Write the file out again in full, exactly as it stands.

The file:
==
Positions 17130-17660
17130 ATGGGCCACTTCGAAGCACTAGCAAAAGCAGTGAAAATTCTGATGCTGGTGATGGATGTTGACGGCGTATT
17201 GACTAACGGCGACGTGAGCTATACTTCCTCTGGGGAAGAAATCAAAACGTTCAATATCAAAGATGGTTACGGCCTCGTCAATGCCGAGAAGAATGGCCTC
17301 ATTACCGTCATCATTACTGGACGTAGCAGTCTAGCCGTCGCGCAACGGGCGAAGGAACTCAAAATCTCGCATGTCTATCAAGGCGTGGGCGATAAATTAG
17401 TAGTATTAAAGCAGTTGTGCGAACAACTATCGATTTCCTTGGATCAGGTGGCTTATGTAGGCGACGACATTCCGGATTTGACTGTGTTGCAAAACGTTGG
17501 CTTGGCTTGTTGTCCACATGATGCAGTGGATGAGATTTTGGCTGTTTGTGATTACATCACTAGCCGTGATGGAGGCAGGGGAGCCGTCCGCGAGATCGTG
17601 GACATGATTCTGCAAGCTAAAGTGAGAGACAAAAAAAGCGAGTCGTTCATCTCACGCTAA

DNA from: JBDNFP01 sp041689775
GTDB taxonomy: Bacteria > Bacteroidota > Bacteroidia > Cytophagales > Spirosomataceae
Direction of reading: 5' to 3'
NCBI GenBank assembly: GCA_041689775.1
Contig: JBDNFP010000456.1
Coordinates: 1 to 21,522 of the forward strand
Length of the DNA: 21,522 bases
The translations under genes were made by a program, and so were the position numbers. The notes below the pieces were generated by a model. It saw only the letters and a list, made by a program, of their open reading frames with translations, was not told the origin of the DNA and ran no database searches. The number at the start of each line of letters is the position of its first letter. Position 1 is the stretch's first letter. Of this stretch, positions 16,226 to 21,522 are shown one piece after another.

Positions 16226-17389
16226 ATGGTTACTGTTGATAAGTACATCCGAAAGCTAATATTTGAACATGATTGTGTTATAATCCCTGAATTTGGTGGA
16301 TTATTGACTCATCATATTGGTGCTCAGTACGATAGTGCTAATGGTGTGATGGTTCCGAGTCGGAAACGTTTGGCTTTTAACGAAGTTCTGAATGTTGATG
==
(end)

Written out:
Positions 17130-17660
17130 ATGGGCCACTTCGAAGCACTAGCAAAAGCAGTGAAAATTCTGATGCTGGTGATGGATGTTGACGGCGTATT
17201 GACTAACGGCGACGTGAGCTATACTTCCTCTGGGGAAGAAATCAAAACGTTCAATATCAAAGATGGTTACGGCCTCGTCAATGCCGAGAAGAATGGCCTC
17301 ATTACCGTCATCATTACTGGACGTAGCAGTCTAGCCGTCGCGCAACGGGCGAAGGAACTCAAAATCTCGCATGTCTATCAAGGCGTGGGCGATAAATTAG
17401 TAGTATTAAAGCAGTTGTGCGAACAACTATCGATTTCCTTGGATCAGGTGGCTTATGTAGGCGACGACATTCCGGATTTGACTGTGTTGCAAAACGTTGG
17501 CTTGGCTTGTTGTCCACATGATGCAGTGGATGAGATTTTGGCTGTTTGTGATTACATCACTAGCCGTGATGGAGGCAGGGGAGCCGTCCGCGAGATCGTG
17601 GACATGATTCTGCAAGCTAAAGTGAGAGACAAAAAAAGCGAGTCGTTCATCTCACGCTAA

DNA from: JBDNFP01 sp041689775
GTDB taxonomy: Bacteria > Bacteroidota > Bacteroidia > Cytophagales > Spirosomataceae
Direction of reading: 5' to 3'
NCBI GenBank assembly: GCA_041689775.1
Contig: JBDNFP010000456.1
Coordinates: 1 to 21,522 of the forward strand
Length of the DNA: 21,522 bases
The translations under genes were made by a program, and so were the position numbers. The notes below the pieces were generated by a model. It saw only the letters and a list, made by a program, of their open reading frames with translations, was not told the origin of the DNA and ran no database searches. The number at the start of each line of letters is the position of its first letter. Position 1 is the stretch's first letter. Of this stretch, positions 16,226 to 21,522 are shown one piece after another.

Positions 16226-17389
16226 ATGGTTACTGTTGATAAGTACATCCGAAAGCTAATATTTGAACATGATTGTGTTATAATCCCTGAATTTGGTGGA
16301 TTATTGACTCATCATATTGGTGCTCAGTACGATAGTGCTAATGGTGTGATGGTTCCGAGTCGGAAACGTTTGGCTTTTAACGAAGTTCTGAATGTTGATG